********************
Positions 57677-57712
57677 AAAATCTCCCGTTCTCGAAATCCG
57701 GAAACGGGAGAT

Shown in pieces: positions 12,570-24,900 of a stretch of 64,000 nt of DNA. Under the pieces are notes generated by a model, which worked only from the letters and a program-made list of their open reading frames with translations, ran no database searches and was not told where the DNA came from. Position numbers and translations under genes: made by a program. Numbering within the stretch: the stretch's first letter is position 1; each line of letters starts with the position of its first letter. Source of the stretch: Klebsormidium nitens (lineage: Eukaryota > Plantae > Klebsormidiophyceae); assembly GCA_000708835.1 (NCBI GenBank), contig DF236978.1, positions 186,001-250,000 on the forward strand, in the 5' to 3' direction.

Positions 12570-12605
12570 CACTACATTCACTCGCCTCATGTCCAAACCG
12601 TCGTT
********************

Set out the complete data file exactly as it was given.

Positions 57677-57712
57677 AAAATCTCCCGTTCTCGAAATCCG
57701 GAAACGGGAGAT

Shown in pieces: positions 12,570-24,900 of a stretch of 64,000 nt of DNA. Under the pieces are notes generated by a model, which worked only from the letters and a program-made list of their open reading frames with translations, ran no database searches and was not told where the DNA came from. Position numbers and translations under genes: made by a program. Numbering within the stretch: the stretch's first letter is position 1; each line of letters starts with the position of its first letter. Source of the stretch: Klebsormidium nitens (lineage: Eukaryota > Plantae > Klebsormidiophyceae); assembly GCA_000708835.1 (NCBI GenBank), contig DF236978.1, positions 186,001-250,000 on the forward strand, in the 5' to 3' direction.

Positions 12570-12605
12570 CACTACATTCACTCGCCTCATGTCCAAACCG
12601 TCGTT